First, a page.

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Impact of concurrent hiatal hernia repair during laparoscopic sleeve gastrectomy on patient-reported gastroesophageal reflux symptoms: a state-wide analysis

Published:December 11, 2022DOI:https://doi.org/10.1016/j.soard.2022.12.021

      Abstract

      Background

      Concurrent hiatal hernia repair (HHR) during laparoscopic sleeve gastrectomy (LSG) may improve gastroesophageal reflux disease (GERD) symptoms. However, patient-reported outcomes are limited, and the influence of surgeon technique remains unclear.

      Objectives

      To assess patient-reported GERD severity before and after LSG with and without concomitant HHR.

      Setting

      Teaching and non-teaching hospitals participating in a state-wide quality improvement collaborative.

      Methods

      Using a state-wide bariatric-specific data registry, all patients who underwent a primary LSG between 2015 and 2019 who completed a baseline and 1 year validated GERD health related quality of life (GERD-HRQL) survey were identified (n = 11,742). GERD severity at 1 year as well as 30-day risk-adjusted adverse events was compared between patients who underwent LSG with or without HHR. Results were also stratified by anterior versus posterior HHR.

      Results

      A total of 4015 patients underwent a LSG-HHR (34%). Compared to patients who underwent LSG without HHR, LSG-HHR patients were older (47.8 yr versus 44.6 yr; P < .0001), had a lower preoperative body mass index (BMI) (45.8 kg/m2 versus 48 kg/m2; P < .0001) and more likely to be female (85.2% versus 77.6%, P < .0001). Patients who underwent a posterior HHR (n = 3205) experienced higher rates of symptom improvement (69.5% versus 64.0%, P = .0014) and lower rates of new onset symptoms at 1 year (28.2% versus 30.2%, P = .0500). Patients who underwent an anterior HHR (n = 496) experienced higher rates of hemorrhage and readmissions with no significant difference in symptom improvement.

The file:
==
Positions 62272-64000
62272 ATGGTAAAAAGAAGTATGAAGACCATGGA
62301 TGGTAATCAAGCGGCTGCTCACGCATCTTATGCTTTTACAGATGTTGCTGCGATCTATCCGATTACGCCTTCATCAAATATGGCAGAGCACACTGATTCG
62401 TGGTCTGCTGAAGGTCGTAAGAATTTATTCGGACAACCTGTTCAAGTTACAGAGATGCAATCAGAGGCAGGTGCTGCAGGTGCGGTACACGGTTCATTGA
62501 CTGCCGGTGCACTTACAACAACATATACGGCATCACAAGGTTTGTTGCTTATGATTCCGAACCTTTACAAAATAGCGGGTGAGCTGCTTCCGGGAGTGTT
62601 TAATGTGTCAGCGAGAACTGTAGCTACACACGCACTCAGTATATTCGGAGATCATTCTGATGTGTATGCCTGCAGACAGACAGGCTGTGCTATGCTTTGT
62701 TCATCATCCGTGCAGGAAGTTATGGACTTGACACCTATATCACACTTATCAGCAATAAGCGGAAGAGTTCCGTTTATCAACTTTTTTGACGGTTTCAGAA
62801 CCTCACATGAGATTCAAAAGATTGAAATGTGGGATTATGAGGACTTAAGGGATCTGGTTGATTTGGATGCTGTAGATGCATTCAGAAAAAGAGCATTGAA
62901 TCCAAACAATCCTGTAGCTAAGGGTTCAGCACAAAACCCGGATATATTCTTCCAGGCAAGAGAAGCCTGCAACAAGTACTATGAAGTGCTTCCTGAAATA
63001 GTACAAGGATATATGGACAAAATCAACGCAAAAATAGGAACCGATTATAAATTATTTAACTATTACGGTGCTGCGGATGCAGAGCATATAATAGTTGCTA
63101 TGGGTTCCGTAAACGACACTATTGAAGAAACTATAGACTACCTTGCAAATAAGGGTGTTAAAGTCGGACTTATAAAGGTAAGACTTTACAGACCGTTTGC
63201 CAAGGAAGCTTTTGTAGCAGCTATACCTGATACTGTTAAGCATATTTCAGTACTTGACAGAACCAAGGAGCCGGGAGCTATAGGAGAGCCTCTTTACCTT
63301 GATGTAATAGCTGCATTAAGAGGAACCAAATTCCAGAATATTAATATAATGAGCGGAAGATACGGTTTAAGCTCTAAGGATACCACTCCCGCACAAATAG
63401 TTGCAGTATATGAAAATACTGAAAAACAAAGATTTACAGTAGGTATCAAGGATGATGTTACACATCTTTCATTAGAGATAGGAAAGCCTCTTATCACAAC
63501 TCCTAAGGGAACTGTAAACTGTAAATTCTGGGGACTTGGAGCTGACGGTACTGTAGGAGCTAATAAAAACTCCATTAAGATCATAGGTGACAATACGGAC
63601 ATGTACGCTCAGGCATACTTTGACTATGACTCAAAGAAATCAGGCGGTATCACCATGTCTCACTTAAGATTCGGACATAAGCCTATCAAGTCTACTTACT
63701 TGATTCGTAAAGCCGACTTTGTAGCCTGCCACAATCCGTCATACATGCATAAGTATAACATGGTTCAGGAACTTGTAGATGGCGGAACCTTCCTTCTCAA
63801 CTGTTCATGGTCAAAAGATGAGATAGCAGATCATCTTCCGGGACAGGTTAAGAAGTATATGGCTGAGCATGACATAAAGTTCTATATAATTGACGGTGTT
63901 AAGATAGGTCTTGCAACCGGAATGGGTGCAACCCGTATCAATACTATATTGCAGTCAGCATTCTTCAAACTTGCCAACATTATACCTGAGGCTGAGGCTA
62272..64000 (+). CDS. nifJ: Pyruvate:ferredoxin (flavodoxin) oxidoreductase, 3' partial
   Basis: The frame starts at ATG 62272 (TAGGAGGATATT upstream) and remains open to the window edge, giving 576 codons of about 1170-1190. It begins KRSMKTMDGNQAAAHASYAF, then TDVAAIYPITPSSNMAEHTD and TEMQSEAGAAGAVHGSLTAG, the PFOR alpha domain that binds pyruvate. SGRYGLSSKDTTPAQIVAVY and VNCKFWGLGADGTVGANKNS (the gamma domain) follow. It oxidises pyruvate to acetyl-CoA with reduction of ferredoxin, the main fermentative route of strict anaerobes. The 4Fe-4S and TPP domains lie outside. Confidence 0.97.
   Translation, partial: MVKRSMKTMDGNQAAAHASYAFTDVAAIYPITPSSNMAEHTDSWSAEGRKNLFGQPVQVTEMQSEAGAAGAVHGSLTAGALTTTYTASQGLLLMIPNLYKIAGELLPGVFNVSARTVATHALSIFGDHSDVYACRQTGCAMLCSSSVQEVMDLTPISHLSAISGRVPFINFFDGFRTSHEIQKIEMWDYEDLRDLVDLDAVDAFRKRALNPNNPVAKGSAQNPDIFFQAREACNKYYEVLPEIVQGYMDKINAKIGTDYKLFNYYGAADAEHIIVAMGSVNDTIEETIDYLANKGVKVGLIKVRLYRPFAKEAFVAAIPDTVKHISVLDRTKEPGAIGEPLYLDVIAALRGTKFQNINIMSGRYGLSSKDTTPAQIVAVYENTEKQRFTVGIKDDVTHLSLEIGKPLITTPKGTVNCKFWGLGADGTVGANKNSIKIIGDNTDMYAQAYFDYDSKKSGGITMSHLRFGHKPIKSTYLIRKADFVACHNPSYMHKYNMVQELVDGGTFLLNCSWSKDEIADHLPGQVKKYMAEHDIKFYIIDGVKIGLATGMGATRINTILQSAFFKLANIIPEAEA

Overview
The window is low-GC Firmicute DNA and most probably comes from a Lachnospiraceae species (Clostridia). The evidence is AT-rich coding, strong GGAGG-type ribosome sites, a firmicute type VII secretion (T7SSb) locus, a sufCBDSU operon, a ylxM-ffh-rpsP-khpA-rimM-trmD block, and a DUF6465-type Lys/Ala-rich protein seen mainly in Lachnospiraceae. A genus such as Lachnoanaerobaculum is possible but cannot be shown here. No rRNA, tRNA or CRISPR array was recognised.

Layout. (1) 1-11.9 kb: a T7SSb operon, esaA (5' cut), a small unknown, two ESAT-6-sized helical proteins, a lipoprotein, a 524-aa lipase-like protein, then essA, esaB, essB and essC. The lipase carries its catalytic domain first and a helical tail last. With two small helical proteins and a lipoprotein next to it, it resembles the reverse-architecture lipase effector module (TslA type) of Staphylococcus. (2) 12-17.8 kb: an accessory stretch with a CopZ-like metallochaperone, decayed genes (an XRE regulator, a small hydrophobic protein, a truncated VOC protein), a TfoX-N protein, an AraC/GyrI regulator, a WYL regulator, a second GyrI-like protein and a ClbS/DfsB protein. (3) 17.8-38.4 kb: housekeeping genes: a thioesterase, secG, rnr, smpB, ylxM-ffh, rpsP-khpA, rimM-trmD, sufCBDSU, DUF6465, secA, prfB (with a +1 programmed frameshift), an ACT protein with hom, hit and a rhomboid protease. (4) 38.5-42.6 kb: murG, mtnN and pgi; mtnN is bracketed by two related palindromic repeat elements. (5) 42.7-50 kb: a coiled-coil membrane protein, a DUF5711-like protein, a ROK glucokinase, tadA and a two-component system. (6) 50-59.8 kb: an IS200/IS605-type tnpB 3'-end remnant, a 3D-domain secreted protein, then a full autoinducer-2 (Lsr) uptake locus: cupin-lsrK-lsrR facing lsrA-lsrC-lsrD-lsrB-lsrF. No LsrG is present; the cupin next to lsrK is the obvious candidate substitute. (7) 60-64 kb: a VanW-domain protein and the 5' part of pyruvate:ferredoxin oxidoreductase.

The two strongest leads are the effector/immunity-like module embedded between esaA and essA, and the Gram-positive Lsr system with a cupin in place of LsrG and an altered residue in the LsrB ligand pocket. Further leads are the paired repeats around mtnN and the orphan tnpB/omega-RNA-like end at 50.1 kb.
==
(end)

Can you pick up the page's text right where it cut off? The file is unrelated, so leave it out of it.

Conclusions

      Concurrent posterior hiatal HHR at the time of sleeve gastrectomy can improve reflux symptoms. Patients undergoing anterior repair derive no benefit and should be avoided.

      Keywords

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      • Comment on: Impact of concurrent hiatal hernia repair during laparoscopic sleeve gastrectomy on patient-reported gastroesophageal reflux symptoms
        Surgery for Obesity and Related Diseases
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          As laparoscopic sleeve gastrectomy (LSG) is the most commonly performed bariatric surgery in the US, much attention has been on better understanding the technical conduct of the operation and patient selection. Since its widespread adoption, changes in technique have focused on important aspects of sleeve construction, including proximity to the antrum, luminal diameter, attention to fundus resection, staple heights, and staple-line reinforcement, among other considerations. One particular area of the operation that still remains under active investigation is the identification of, and repair of, hiatal hernia at the time of the operation.
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